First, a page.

In 1994 Sani’s most controversial work titled “In the Grave” exploited the sometimes tense, precarious and gravely costly relationships between the two major religions in the country to make commentary on what seemed like peace of the graveyard. Created after the religious crisis of 1994 in Zaria, the work “In the Grave” sought to preach tolerance and understanding between adherents of Christianity and Islam constantly confronted by divisive religious fanaticism. The collage work is a composition accommodating the cross and the minaret with the symbolic messages of ‘I love Prophet Mohammed” and ‘I love Jesus Christ’ on pendants.
During the exhibition at the Kashim Ibrahim Library in Ahmadu Bello University, Zaria, “a fanatic entered the library and the work attracted him, so he started shouting and attacking the work. The venue was shut down because there was so much tension; it took some time for the controversy to be resolved.’ For Sani Mu’azu Moh., the subject of peaceful coexistence among religions in Nigeria has provided the impetus for the creation of some of his deepest and notable works of art ever.
The socio-religious themes in Mu’azu’s works are a part of his world which he reveals, “I am a very peaceful person, a proud Muslim and a liberal person. My wife was a Christian and she practiced her religion until the time she died. My conclusion is that despite our differences, we can still live peacefully.”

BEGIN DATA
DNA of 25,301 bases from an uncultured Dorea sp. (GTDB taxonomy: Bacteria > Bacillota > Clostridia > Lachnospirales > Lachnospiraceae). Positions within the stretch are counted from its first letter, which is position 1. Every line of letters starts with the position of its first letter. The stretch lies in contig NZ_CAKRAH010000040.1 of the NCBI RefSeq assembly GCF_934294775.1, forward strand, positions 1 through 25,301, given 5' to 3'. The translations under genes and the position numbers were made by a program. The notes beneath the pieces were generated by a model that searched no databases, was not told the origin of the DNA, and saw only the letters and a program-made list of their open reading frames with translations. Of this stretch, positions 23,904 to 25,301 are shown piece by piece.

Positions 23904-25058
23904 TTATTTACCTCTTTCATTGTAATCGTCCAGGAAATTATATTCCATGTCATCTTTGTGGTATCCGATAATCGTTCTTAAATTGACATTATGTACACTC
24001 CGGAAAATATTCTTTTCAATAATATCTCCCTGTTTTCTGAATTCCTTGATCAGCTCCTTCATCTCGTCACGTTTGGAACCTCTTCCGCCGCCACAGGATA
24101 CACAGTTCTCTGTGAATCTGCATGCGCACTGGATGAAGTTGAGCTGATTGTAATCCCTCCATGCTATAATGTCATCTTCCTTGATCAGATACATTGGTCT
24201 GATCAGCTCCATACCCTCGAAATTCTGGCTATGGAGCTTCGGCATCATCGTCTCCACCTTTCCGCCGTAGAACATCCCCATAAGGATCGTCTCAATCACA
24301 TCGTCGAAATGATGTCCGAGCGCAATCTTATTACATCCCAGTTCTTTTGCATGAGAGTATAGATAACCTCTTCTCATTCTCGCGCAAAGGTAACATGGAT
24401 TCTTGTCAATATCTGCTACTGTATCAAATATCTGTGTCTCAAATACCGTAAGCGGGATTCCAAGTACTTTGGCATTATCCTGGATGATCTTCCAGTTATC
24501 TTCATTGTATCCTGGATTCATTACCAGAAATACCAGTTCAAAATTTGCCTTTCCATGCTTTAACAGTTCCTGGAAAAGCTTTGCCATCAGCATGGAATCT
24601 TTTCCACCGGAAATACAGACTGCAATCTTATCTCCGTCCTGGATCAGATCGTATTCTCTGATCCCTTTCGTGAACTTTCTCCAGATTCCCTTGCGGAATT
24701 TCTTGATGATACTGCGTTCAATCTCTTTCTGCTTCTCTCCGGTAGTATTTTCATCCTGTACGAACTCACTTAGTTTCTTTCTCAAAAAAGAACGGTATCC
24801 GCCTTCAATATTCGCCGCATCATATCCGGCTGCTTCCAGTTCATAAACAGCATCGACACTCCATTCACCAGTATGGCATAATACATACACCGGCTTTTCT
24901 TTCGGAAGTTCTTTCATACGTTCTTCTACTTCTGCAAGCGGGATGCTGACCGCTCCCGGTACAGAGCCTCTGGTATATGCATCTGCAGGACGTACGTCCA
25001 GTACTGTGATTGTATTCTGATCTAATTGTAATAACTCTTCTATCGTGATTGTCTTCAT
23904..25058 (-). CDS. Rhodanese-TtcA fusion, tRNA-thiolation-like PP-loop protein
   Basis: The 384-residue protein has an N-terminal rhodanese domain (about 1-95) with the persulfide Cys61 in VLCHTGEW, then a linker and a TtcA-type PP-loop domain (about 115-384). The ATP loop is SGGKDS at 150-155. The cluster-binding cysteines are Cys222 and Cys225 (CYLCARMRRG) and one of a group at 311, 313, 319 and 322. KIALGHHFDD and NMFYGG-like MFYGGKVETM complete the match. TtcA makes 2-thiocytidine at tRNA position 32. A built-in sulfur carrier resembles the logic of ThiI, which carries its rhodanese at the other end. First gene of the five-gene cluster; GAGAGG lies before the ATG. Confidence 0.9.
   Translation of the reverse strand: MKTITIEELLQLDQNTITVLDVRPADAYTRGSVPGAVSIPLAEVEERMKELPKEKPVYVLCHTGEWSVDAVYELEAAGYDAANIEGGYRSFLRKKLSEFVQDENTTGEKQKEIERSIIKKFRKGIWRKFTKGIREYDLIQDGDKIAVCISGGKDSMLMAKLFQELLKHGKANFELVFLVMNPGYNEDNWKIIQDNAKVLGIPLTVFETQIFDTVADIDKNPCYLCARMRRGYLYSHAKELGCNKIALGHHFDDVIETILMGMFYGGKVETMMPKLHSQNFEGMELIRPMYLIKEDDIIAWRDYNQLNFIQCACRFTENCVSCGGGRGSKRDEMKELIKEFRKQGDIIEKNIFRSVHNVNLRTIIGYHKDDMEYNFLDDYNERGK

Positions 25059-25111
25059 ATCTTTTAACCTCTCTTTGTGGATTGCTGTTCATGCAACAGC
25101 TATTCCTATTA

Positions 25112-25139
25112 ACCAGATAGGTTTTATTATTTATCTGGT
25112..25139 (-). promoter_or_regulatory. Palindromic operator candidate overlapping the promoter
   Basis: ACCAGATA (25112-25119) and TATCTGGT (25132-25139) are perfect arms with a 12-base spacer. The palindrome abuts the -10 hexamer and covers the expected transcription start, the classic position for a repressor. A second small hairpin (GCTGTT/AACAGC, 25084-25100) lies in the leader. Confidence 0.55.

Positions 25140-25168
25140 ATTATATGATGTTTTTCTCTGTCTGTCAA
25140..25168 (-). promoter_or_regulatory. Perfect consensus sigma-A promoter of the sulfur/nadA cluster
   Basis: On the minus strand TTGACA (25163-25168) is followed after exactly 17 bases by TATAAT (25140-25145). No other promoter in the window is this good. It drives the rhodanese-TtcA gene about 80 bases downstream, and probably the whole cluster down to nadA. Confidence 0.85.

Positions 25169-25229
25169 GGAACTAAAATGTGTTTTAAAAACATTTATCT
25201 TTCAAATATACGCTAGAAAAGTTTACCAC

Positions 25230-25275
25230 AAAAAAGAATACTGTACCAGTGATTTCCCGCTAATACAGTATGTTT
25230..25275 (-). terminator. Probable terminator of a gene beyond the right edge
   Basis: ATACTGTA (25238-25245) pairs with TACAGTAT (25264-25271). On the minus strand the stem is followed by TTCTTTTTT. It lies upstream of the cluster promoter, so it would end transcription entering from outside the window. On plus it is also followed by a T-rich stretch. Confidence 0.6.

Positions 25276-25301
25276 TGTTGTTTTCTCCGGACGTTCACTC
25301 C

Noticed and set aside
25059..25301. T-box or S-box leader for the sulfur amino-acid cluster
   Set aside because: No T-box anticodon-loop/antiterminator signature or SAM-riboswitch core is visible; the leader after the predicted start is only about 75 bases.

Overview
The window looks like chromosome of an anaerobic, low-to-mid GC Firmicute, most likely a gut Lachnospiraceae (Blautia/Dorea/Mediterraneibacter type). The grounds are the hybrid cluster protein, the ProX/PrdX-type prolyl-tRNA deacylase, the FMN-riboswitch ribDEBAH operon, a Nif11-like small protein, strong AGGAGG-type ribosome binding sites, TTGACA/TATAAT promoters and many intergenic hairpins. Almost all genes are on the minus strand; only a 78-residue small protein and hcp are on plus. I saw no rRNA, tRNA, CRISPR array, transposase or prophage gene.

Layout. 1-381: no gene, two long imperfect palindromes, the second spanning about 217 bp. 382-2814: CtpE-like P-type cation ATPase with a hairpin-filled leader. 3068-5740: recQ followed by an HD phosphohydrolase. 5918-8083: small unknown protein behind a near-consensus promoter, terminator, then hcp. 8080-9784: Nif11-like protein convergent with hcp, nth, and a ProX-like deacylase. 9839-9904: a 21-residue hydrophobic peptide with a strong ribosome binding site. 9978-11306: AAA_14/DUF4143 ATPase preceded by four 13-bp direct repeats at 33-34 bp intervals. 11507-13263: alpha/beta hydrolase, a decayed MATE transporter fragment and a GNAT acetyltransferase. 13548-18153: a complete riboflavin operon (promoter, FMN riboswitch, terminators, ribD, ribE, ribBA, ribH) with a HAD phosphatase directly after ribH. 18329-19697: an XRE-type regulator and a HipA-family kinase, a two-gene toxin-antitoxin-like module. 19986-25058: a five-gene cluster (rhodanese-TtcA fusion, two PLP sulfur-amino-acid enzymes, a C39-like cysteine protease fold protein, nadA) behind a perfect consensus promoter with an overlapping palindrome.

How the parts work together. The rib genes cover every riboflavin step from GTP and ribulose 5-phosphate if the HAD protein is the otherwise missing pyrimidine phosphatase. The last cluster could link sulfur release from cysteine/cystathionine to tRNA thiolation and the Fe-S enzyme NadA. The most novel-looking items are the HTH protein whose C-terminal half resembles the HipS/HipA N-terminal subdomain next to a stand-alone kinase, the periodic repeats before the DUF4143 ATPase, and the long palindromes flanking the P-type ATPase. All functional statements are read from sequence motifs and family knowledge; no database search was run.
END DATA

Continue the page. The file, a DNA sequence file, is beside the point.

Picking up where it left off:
With the progression of his creative journey, Mu’azu’s latest body of work interrogates the rhythms of life through contrasting celebratory nuances of performance and colours registered on the canvas. Mu’azu takes us back again to his world of saying so much with so little. This time his canvas becomes an arena where footprints connect a series of fleeting ephemeral activities to a present bouquet of colours and life.
Assembling huge canvases, Mu’azu would invite Nigerian traditional and contemporary Nigerian dancers whose feet are stained with acrylic colours to leave imprints as paintings. The beauty of this style is the colourful courses the ephemeral performance leaves on the canvas which merge floatingly to form compositions representing interpretations of music. The visual and spatial movements of painting and performance intersect on the canvases to create a stimulating visual experience.
A major plank of Mu’azu’s recent suit is the Swange repertoire, defined by sensuous rhythmic movements. Swange dance of Nigeria’s Tiv tribe is one of the most iconic traditional dances in the country. Dressed in their achromatic costumes, the Swange dancers leave several hundreds of multi-coloured footprints as suspended symphonies of sounds that hang on after a dance performance. The canvases therefore become receptors and conservatory of rhythms and colours.
The refreshing thing about Mu’azu’s artistic commentaries is that they scratch the old skin that we have grown used to in other to reveal truths. Relieving these moments offers one the passport to Mu’azu’s guiding thoughts: “I do paint other subjects such as durbar, landscape, but when I look at such works, they don’t make serious statements, I don’t paint because I feel people want to buy my works.” For him, great works must be able to stir up conversations through which change can occur.
-Enekwachi writes from Enugu